The angle of the Earth's axial tilt (obliquity of the ecliptic) varies with respect to the plane of the Earth's orbit. These slow 2.4° obliquity variations are roughly periodic, taking approximately 41,000 years to shift between a tilt of 22.1° and 24.5° and back again. When the obliquity increases, the amplitude of the seasonal cycle in insolation increases, with summers in both hemispheres receiving more radiative flux from the Sun, and winters less. Conversely, when the obliquity decreases, summers receive less insolation and winters more.
But these changes of opposite sign in summer and winter are not of the same magnitude everywhere on the Earth's surface. At high latitude the annual mean insolation increases with increasing obliquity, while lower latitudes experience a reduction in insolation. Cooler summers are suspected of encouraging the onset of an ice age by melting less of the previous winter's precipitation. Because most of the planet's snow and ice lies at high latitude, it can be argued that lower obliquity favors ice ages for two reasons: the reduction in overall summer insolation and the additional reduction in mean insolation at high latitude.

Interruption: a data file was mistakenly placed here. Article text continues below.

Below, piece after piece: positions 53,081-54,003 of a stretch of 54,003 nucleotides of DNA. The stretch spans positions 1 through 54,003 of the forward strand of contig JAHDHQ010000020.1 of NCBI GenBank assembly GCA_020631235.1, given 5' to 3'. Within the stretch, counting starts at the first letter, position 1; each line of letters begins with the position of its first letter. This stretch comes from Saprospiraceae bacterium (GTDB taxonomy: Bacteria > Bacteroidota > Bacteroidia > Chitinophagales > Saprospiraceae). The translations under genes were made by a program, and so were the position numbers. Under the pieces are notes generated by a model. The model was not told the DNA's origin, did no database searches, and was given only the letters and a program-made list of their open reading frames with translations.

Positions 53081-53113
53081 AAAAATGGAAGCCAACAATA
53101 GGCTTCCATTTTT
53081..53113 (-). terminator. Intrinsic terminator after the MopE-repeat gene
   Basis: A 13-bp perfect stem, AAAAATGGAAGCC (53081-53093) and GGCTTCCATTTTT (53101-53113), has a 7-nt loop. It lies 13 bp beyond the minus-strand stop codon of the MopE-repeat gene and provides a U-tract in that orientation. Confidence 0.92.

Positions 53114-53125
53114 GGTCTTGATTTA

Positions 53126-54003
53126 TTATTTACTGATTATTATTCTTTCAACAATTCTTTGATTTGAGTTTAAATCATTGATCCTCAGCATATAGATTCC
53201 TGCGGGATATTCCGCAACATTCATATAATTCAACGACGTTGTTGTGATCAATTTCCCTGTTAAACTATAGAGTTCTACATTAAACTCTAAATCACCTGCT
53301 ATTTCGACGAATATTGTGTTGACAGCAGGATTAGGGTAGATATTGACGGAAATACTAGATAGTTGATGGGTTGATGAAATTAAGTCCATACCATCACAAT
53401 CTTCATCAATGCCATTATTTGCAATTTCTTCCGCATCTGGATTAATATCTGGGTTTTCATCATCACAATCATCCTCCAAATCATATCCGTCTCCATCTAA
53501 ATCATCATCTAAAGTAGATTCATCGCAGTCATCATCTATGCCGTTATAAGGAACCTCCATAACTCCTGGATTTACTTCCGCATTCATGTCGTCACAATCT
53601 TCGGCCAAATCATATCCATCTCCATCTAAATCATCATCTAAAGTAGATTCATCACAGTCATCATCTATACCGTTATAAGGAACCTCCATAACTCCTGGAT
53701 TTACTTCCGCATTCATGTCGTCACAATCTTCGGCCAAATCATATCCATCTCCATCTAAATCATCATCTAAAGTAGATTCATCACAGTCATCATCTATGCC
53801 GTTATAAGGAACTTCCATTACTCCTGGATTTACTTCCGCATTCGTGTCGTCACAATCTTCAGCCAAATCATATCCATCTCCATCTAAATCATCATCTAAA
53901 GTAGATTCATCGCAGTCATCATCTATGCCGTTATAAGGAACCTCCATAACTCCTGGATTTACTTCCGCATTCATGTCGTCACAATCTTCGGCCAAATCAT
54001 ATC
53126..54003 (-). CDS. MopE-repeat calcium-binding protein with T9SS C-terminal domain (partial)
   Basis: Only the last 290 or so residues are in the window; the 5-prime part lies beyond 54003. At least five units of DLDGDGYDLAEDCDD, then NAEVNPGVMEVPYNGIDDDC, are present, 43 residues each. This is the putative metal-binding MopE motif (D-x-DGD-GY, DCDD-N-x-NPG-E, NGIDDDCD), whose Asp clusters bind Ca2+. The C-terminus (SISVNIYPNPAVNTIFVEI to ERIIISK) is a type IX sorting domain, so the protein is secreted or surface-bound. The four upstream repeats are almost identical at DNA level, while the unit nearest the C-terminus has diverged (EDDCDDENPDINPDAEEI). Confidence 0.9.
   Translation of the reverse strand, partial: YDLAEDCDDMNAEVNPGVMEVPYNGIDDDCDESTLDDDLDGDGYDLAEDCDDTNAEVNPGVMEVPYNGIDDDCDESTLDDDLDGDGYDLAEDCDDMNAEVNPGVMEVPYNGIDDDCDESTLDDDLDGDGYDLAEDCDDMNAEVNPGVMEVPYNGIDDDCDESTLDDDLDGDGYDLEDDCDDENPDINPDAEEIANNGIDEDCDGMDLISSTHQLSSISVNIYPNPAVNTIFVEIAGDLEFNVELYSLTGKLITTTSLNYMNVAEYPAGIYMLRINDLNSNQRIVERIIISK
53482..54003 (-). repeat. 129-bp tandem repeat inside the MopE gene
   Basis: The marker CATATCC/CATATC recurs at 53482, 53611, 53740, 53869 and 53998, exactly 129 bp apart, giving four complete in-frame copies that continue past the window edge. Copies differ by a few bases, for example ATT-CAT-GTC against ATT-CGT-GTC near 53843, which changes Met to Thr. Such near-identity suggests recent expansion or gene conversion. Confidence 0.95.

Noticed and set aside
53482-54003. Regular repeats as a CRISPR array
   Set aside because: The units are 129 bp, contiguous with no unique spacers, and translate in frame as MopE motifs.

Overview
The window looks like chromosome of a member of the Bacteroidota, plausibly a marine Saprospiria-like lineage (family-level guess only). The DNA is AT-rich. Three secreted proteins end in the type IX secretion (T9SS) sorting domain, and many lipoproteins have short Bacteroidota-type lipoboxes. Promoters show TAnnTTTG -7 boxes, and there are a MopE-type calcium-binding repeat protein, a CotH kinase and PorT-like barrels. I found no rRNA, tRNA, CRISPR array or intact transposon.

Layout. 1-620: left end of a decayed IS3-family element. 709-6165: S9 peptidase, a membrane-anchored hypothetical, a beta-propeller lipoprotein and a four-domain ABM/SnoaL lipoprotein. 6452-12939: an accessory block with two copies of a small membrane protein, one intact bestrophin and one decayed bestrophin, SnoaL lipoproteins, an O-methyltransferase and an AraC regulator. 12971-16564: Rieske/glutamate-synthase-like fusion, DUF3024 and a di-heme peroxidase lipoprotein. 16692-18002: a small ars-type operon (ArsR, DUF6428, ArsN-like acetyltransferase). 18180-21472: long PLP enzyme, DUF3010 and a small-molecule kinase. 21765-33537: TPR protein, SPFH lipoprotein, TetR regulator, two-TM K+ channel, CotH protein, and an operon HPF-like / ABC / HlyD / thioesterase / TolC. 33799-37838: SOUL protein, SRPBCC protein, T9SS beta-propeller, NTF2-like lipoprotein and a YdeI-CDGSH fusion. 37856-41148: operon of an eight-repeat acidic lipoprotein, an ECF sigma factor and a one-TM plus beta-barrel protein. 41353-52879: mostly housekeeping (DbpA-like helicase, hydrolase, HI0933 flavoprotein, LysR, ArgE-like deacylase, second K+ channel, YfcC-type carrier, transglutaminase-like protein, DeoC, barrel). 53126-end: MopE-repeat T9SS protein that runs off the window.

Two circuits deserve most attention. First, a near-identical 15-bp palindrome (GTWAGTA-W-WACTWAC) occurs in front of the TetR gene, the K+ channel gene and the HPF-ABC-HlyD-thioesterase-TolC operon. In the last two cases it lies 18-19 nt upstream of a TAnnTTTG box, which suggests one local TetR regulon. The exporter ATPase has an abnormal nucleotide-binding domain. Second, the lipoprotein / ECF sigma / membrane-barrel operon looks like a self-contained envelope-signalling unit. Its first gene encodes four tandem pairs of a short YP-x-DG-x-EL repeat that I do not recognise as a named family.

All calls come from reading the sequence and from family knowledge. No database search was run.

Scientists using computer models to study more extreme tilts than those that actually occur have concluded that climate extremes at high obliquity would be particularly threatening to advanced forms of life that presently exist on Earth. They noted that high obliquity would not likely sterilize a planet completely, but would make it harder for fragile, warm-blooded land-based life to thrive as it does today.
Currently the Earth is tilted at 23.44 degrees from its orbital plane, roughly halfway between its extreme values. The tilt is in the decreasing phase of its cycle, and will reach its minimum value around the year 11,800 CE ; the last maximum was reached in 8,700 BCE. This trend in forcing, by itself, tends to make winters warmer and summers colder (i.e. milder seasons), as well as cause an overall cooling trend, but the instrumental temperature record shows a comparatively sudden rise in global temperatures in the 20th and 21st centuries attributed to man-made greenhouse gas emissions.